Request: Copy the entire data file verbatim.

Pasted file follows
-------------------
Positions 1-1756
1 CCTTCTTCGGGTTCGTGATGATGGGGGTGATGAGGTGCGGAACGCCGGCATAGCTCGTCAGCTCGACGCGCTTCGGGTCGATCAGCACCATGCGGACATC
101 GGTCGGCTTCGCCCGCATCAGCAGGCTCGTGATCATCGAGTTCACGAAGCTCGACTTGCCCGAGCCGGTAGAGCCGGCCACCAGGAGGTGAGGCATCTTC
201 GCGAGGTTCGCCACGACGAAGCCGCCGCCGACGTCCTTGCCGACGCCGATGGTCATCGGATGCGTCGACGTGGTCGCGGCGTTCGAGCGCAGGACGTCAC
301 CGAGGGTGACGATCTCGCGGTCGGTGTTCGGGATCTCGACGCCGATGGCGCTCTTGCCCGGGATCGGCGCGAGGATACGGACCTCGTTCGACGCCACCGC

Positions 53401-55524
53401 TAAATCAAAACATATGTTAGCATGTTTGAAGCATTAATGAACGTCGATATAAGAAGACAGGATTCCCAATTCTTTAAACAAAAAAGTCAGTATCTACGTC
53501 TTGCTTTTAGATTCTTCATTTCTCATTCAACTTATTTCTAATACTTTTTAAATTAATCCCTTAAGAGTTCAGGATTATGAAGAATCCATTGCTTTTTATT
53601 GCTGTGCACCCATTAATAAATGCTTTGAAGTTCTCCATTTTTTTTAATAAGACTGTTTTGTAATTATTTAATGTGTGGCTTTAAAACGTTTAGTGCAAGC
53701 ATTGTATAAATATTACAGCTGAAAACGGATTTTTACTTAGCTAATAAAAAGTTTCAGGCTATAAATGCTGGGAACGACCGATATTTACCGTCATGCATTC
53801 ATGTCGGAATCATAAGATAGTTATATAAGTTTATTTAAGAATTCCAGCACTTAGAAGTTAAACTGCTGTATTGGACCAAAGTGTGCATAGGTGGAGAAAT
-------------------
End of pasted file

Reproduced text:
Positions 1-1756
1 CCTTCTTCGGGTTCGTGATGATGGGGGTGATGAGGTGCGGAACGCCGGCATAGCTCGTCAGCTCGACGCGCTTCGGGTCGATCAGCACCATGCGGACATC
101 GGTCGGCTTCGCCCGCATCAGCAGGCTCGTGATCATCGAGTTCACGAAGCTCGACTTGCCCGAGCCGGTAGAGCCGGCCACCAGGAGGTGAGGCATCTTC
201 GCGAGGTTCGCCACGACGAAGCCGCCGCCGACGTCCTTGCCGACGCCGATGGTCATCGGATGCGTCGACGTGGTCGCGGCGTTCGAGCGCAGGACGTCAC
301 CGAGGGTGACGATCTCGCGGTCGGTGTTCGGGATCTCGACGCCGATGGCGCTCTTGCCCGGGATCGGCGCGAGGATACGGACCTCGTTCGACGCCACCGC

Positions 53401-55524
53401 TAAATCAAAACATATGTTAGCATGTTTGAAGCATTAATGAACGTCGATATAAGAAGACAGGATTCCCAATTCTTTAAACAAAAAAGTCAGTATCTACGTC
53501 TTGCTTTTAGATTCTTCATTTCTCATTCAACTTATTTCTAATACTTTTTAAATTAATCCCTTAAGAGTTCAGGATTATGAAGAATCCATTGCTTTTTATT
53601 GCTGTGCACCCATTAATAAATGCTTTGAAGTTCTCCATTTTTTTTAATAAGACTGTTTTGTAATTATTTAATGTGTGGCTTTAAAACGTTTAGTGCAAGC
53701 ATTGTATAAATATTACAGCTGAAAACGGATTTTTACTTAGCTAATAAAAAGTTTCAGGCTATAAATGCTGGGAACGACCGATATTTACCGTCATGCATTC
53801 ATGTCGGAATCATAAGATAGTTATATAAGTTTATTTAAGAATTCCAGCACTTAGAAGTTAAACTGCTGTATTGGACCAAAGTGTGCATAGGTGGAGAAAT